I changed themes and my sidebar disappeared from my menu. What gives?!
Because the contents of sidebar regions are tied to particular themes (different themes have different regions, after all), if you place a sidebar that belongs to one theme into your menu, and then change themes, the sidebar will not be shown in your menu. Only sidebars from the active theme can be displayed.
If you're using a child theme and its regions are defined in the parent, everything should work fine -- so long as you configured the contents of those regions in the currently-active (child) theme.
I don't see 'Sidebars' as an option in the left-hand column of the Edit Menus page after activating this. Where is it?
In the upper right corner of your window, click on 'Screen Options' and make sure the Sidebars box is checked.
How can I create a sidebar specifically for use in a menu that doesn't appear elsewhere in my theme? All my theme's sidebars are used elsewhere.
Now with version 0.6 of Widget Menuizer, when you go to Appearance > Widgets, you have the option to "Add a New Sidebar." Use the form to create as many new sidebar regions as you want, which you can then insert into your menus like any other sidebars. These sidebars you create won't appear elsewhere on your site, so they're ideal for populating custom menus.
How can I make my child menu items show on hover?
If your theme doesn't natively support showing child menu items on hover, we've got you covered! Starting with version 1.0, in the WordPress admin you can go to Settings > Widget Menuizer and check the “Show on Hover?” option.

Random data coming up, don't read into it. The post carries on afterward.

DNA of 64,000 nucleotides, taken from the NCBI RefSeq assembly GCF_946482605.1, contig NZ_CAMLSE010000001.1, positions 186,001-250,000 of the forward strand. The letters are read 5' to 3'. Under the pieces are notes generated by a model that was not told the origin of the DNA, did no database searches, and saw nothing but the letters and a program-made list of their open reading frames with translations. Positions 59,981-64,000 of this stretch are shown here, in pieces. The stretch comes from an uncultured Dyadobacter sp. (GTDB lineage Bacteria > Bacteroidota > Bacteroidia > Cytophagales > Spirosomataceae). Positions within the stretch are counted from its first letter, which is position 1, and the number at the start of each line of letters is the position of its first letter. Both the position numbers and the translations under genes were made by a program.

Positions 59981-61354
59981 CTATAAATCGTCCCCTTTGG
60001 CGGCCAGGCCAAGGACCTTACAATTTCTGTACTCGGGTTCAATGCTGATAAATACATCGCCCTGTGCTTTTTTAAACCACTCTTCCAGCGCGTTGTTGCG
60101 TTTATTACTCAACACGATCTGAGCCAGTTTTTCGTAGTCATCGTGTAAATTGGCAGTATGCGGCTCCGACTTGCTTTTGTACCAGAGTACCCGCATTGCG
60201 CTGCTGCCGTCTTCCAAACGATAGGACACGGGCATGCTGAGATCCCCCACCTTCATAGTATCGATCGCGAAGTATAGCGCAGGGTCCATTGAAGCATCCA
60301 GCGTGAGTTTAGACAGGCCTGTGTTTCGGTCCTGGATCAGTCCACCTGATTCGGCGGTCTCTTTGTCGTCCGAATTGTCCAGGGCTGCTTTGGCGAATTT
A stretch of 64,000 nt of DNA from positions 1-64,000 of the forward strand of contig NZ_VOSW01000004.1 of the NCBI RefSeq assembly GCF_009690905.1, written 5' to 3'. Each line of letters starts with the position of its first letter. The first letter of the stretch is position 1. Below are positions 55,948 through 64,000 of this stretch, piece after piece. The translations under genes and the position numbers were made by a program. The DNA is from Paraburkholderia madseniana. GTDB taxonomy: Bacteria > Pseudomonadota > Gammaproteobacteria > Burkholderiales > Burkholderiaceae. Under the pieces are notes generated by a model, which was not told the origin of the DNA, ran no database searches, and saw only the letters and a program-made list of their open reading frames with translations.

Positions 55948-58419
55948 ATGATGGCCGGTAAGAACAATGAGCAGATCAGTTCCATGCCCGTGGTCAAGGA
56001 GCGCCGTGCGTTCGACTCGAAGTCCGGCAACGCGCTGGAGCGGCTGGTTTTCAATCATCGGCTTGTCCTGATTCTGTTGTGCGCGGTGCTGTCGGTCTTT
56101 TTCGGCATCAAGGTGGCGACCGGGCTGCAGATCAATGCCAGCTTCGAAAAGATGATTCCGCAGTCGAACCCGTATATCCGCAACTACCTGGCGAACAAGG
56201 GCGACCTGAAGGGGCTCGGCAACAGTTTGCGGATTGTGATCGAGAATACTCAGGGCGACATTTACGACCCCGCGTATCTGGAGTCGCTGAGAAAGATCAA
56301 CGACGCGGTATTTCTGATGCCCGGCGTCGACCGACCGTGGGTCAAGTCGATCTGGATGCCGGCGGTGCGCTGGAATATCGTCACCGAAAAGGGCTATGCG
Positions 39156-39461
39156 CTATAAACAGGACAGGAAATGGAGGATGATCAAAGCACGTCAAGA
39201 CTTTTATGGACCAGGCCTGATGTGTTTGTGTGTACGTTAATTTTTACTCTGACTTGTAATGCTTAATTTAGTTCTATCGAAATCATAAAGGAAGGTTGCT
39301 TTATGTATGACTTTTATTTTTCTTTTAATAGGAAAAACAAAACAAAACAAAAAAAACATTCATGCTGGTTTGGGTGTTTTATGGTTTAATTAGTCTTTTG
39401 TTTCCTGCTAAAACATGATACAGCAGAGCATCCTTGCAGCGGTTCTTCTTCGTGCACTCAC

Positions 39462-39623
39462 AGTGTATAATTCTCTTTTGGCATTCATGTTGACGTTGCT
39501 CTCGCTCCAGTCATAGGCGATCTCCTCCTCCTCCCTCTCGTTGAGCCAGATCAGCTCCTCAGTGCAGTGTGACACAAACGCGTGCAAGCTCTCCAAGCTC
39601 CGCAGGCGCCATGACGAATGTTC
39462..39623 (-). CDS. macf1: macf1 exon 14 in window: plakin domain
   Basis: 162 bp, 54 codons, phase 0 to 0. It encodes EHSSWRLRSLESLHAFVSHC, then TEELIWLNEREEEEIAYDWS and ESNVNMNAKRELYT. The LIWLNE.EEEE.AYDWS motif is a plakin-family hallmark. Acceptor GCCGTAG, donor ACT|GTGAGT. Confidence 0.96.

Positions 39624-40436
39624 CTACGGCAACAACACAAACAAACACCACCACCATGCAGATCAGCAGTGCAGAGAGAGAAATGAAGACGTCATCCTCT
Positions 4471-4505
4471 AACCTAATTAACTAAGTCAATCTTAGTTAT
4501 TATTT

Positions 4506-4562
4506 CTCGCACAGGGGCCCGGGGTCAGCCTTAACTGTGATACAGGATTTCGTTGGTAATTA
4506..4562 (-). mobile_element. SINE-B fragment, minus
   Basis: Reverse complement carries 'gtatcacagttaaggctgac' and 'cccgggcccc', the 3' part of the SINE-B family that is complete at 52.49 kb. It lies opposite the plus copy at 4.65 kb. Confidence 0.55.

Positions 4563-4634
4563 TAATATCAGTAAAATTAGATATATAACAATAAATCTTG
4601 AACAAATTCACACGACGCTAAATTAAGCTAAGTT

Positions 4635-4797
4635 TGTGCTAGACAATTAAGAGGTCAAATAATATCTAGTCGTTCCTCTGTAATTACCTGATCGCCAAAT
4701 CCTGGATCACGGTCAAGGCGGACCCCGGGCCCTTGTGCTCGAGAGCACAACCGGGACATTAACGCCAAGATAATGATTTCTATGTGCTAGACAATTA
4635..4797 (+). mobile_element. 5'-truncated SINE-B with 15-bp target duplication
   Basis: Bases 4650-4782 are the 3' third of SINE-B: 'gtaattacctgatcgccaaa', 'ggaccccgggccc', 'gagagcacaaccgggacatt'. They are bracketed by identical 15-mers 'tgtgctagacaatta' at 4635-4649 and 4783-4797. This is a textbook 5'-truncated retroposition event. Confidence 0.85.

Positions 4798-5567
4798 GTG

- Bugfix: Checking existence of classes before defining them to avoid potential (but rare) fatal error.
- OOP refactoring of the whole codebase.
- Introduced Admin Settings page under Settings > Widget Menuizer.
- Added horizontal/vertical widget arrangement control.
- Introduced a new feature letting site administrators create new Sidebars from the widgets admin
- Cleaned up some code
- Adding missing CSS class to correct appearance of settings sections in the WordPress menu editor
- Changing 'Title Display' to 'Label Display' to be more consistent with the element ('Navigation Label') it refers to
- Registering the metabox with the list of regions later in the hopes of catching any regions defined in the wrong hook
- Eliminating an E_NOTICE-level error during output of $output being undefined
- Changing 'attr_title' from a textfield into an option to set where (or whether) to display the title. Also adding a 'none' option to the container.
- Initial public release.
- Upload the
widget-menuizerdirectory to your plugins directory (typically wp-content/plugins)
- Activate the plugin through the 'Plugins' menu in WordPress
- Visit Appearance > Menus to add sidebars to your menus (you might have to go into Screen Options to show the Sidebars option)
After installation and activation, "Sidebars" should appear as an option in the menu management screen.
Adding a sidebar region from the left-hand column will add it the menu, with several sidebar-specific menu options, including Label Display and Container Element.
Options for displaying the menu item's "Navigation Label" -- in many cases it'll be best to set as "None".
Options for the HTML5 element used to contain the sidebar region. What you choose here depends on your theme and CSS; you will probably want to set this to whatever wrapper element the sidebar is usually displayed within for optimal appearance. Regardless, you'll probably need to add some CSS to get it looking exactly how you want.